Toronto synagogue Kehillat Shaarei Torah was vandalized for the second time in less than a month—police released a photo of a suspect

Sign outside Toronto's Kehillat Shaarei Torah, May 2024.

UPDATE (5/18/24): Toronto Police Service released the blurry image of a male in a blue hooded jacket, black pants and back shoes related to this hate-motivated mischief investigation at Kehillat Shaarei Torah.

Irwin Beron dropped everything and rushed to his synagogue, Kehillat Shaarei Torah (KST), when he learned that the north Toronto shul had been vandalized for a second time in less than a month, in the early morning of May 17.

“I was devastated,” he said as he stood among the broken glass and twisted door frames, while workers repaired the damage before Shabbat.

“When you come like we did from South Africa, we left there because of the violence. We came here and lived this beautiful life in Canada and now we have this, it’s hard to deal with,” he said.

A security camera showed one person wearing a mask and a hooded sweatshirt that covered their face breaking the doors and windows of the Orthodox synagogue on Bayview Avenue at around 2:30 a.m., executive director Michael Gilmore told The CJN.

“People who do this, they don’t want to be seen. It’s a very cowardly act to vandalize anywhere, especially a place of worship, regardless of religion.”

The synagogue was attacked less than a month ago on April 19, by someone who broke five windows. The windows were temporarily repaired with polycarbonate film.

Those previously broken windows were clearly dented when someone had tried to break them again, but the repairs held and they did not shatter.

Police have not made any arrests or laid any charges in the first attack, Gilmore said.

Norman Mosselson, a synagogue board member, came to the synagogue for the 7 a.m. daily service and was the first to see the damage. No one knows if it was the same attacker or why the synagogue has been targeted twice, he said.

Irwin Beron and Norman Mosselson outside Kehillat Shaarei Torah, in Toronto, vandalized on May 17, 2024. (Credit: Lila Sarick)

The building, which is in an upscale residential area surrounded by very large family homes, near the intersection of Bayview and Sheppard, is very obviously a Jewish institution, with its large UJA signs visible from the street, he says.

The synagogue’s own sign—which is widely known online for its irreverent messages—was changed after the first attack to read “Windows shatter easily, communities don’t.”

“We won’t take the signs down- it’s easy for us to lift them up and throw them in the garbage but we don’t,” Mosselson said. “The reason is we’re here, we’re not running away this time.”

Police on the scene confirmed that the Hate Crime Unit was investigating, but could not comment further because the incident had happened just a few hours earlier. An officer was canvassing nearby homes and looking for security camera recordings which may have captured the attacker’s movements.

The synagogue has its own video cameras, said Gilmore, who was in Winnipeg at the time of the attack and was notified by the alarm company early in the morning. The attacker smashed every window which hadn’t been damaged in the earlier attack and the doors. It doesn’t appear that anyone entered the building, he said.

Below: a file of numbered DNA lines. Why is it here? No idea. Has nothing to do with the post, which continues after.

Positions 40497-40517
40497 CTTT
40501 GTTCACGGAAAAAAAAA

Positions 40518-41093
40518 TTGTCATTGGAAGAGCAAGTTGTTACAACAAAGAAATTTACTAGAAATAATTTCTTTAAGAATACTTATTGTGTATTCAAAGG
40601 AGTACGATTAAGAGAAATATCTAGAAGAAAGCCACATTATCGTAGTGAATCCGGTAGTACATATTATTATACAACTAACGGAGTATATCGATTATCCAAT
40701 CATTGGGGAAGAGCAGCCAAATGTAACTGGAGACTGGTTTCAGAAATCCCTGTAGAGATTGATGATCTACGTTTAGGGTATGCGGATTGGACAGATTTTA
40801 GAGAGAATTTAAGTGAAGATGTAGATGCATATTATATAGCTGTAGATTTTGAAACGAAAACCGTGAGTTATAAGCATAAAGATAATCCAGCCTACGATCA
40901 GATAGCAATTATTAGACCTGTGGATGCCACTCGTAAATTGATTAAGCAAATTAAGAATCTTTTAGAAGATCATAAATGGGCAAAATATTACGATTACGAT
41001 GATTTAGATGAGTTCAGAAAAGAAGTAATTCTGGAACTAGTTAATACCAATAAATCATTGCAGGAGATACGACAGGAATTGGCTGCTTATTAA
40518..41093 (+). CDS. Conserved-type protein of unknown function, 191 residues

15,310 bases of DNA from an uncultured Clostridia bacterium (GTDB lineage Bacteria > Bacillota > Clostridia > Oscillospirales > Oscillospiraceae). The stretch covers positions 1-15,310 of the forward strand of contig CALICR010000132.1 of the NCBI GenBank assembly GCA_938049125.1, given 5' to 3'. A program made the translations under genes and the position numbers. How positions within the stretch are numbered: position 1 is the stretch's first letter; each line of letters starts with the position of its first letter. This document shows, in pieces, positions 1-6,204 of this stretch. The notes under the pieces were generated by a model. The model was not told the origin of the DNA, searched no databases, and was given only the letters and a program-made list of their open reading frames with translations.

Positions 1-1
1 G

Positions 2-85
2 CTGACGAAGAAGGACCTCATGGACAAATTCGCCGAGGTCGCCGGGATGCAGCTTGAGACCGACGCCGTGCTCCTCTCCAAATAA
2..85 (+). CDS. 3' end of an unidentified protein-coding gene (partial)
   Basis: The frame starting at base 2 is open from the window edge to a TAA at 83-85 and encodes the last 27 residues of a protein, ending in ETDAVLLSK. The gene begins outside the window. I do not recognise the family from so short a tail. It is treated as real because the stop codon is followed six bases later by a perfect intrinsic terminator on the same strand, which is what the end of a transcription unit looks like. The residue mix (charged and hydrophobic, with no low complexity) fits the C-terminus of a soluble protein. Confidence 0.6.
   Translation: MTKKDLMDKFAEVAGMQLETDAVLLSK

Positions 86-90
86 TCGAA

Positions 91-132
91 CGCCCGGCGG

Cameras and lighting have been upgraded since Oct. 7, when a horrific Hamas attack on Israel triggered a war in Gaza. Antisemitic incidents have soared since then, Toronto police report. On April 30, Toronto Police Chief Myron Demkiw, told the Police Services Board reported that police had responded to 1,072 hate crime calls for service since Oct. 7.

KST received a provincial Ontario Anti-Hate Security and Prevention grant in the fall of 2023 to make some improvements.

In February, the synagogue applied for a federal Security and Infrastructure (SIP) grant to cover security improvements, but had not heard about the funding before the April vandalism attack, Gilmore said.

After the attack last month, the synagogue purchased stronger windows and better lighting, but the upgrades hadn’t been installed yet, Gilmore said.

The April attack also qualified the synagogue to apply for a fast-tracked federal grant, called Severe Hate-Motivated Incident Support. These grants require less paperwork and are distributed on an ongoing basis, Gilmore said.

KST requested between $50,000 and $75,000, and the application for that grant was submitted last week.

The regular SIP grant program expired at the end of March. The 2024 federal budget added another $1-million to the program for this year, for a total of $21.5 million.

However, even if the funds are approved, the federal grants cover only 50 percent of the costs, and institutions are required to match the funds.

KST, which has 200 member families, launched a fundraising campaign in April and has raised over $30,000 so far, according to Gilmore.

“We’re going forward with what we can afford, whenever we can afford it,” he said.

“We’re making those improvements on an ongoing basis, but nothing is as quick as I’d like it to be.  It’s unfortunate when this happened, it’s another example of the Jewish community as a whole, we do everything we can, but we’re always going to be a target unfortunately.”

The synagogue is focusing on deterrence, with security film on windows that will be visible from the outside and better lighting so that vandals will think twice before damaging the building, he said. A security fence is also being considered but the cost may be prohibitive and it may not be feasible, he said.

“We want to convey strength, but not turn the synagogue into a fortress. We want it to still be welcoming.”